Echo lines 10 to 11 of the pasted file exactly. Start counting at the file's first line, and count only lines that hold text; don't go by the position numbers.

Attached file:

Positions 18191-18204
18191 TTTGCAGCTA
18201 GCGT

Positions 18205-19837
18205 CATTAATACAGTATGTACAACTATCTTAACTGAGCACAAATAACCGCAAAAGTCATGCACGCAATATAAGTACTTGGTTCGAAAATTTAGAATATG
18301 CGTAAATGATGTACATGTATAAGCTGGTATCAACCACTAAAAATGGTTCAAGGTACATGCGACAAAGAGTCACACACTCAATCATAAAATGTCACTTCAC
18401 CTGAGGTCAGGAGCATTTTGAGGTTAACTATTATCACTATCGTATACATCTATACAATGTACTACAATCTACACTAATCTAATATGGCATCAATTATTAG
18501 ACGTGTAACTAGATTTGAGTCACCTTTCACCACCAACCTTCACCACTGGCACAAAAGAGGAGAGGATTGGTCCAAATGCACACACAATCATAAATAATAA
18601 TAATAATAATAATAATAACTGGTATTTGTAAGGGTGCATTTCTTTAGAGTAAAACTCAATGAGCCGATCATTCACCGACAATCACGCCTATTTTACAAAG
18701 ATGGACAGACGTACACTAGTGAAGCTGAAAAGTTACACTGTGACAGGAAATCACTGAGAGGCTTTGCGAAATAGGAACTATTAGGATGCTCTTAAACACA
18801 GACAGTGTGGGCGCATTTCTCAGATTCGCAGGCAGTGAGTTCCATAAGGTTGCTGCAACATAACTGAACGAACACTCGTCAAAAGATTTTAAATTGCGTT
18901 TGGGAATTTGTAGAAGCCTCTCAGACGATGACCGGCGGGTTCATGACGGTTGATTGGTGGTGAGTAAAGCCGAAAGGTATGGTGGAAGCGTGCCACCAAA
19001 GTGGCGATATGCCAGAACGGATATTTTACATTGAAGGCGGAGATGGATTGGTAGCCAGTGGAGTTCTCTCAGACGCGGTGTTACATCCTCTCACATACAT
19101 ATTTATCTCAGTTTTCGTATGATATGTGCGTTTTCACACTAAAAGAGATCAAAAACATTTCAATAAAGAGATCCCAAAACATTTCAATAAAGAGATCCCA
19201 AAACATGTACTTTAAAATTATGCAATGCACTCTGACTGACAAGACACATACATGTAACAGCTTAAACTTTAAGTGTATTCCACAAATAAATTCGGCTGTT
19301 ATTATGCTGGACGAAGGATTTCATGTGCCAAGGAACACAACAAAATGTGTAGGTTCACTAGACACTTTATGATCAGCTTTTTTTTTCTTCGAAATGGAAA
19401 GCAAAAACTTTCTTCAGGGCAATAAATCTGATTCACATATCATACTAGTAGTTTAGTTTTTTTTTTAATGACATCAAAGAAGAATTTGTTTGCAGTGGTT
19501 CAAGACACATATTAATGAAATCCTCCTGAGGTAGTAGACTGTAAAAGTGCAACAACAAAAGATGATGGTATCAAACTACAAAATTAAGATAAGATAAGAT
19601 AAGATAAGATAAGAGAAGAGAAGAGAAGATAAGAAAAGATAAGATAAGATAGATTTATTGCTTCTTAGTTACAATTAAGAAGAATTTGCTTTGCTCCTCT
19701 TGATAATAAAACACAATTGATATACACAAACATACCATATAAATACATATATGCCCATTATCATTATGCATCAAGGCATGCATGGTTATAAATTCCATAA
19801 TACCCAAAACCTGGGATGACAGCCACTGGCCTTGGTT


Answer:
18701 ATGGACAGACGTACACTAGTGAAGCTGAAAAGTTACACTGTGACAGGAAATCACTGAGAGGCTTTGCGAAATAGGAACTATTAGGATGCTCTTAAACACA
18801 GACAGTGTGGGCGCATTTCTCAGATTCGCAGGCAGTGAGTTCCATAAGGTTGCTGCAACATAACTGAACGAACACTCGTCAAAAGATTTTAAATTGCGTT